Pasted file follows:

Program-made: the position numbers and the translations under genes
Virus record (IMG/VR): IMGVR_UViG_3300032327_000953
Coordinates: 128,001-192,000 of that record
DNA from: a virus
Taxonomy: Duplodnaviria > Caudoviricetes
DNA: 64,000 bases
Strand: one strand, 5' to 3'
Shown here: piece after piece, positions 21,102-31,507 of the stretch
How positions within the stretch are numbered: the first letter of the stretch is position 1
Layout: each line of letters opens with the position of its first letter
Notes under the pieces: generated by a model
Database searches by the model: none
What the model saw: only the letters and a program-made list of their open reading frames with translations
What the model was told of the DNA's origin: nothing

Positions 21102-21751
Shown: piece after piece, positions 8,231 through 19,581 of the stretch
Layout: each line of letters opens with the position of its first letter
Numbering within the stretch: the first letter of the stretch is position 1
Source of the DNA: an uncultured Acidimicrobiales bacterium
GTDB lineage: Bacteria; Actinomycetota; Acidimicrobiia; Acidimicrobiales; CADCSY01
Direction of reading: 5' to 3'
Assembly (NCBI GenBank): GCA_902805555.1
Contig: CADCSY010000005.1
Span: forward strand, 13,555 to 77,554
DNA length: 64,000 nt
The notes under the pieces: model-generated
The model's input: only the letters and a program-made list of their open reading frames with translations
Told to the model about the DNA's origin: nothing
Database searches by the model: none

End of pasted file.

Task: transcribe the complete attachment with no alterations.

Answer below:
Program-made: the position numbers and the translations under genes
Virus record (IMG/VR): IMGVR_UViG_3300032327_000953
Coordinates: 128,001-192,000 of that record
DNA from: a virus
Taxonomy: Duplodnaviria > Caudoviricetes
DNA: 64,000 bases
Strand: one strand, 5' to 3'
Shown here: piece after piece, positions 21,102-31,507 of the stretch
How positions within the stretch are numbered: the first letter of the stretch is position 1
Layout: each line of letters opens with the position of its first letter
Notes under the pieces: generated by a model
Database searches by the model: none
What the model saw: only the letters and a program-made list of their open reading frames with translations
What the model was told of the DNA's origin: nothing

Positions 21102-21751
Shown: piece after piece, positions 8,231 through 19,581 of the stretch
Layout: each line of letters opens with the position of its first letter
Numbering within the stretch: the first letter of the stretch is position 1
Source of the DNA: an uncultured Acidimicrobiales bacterium
GTDB lineage: Bacteria; Actinomycetota; Acidimicrobiia; Acidimicrobiales; CADCSY01
Direction of reading: 5' to 3'
Assembly (NCBI GenBank): GCA_902805555.1
Contig: CADCSY010000005.1
Span: forward strand, 13,555 to 77,554
DNA length: 64,000 nt
The notes under the pieces: model-generated
The model's input: only the letters and a program-made list of their open reading frames with translations
Told to the model about the DNA's origin: nothing
Database searches by the model: none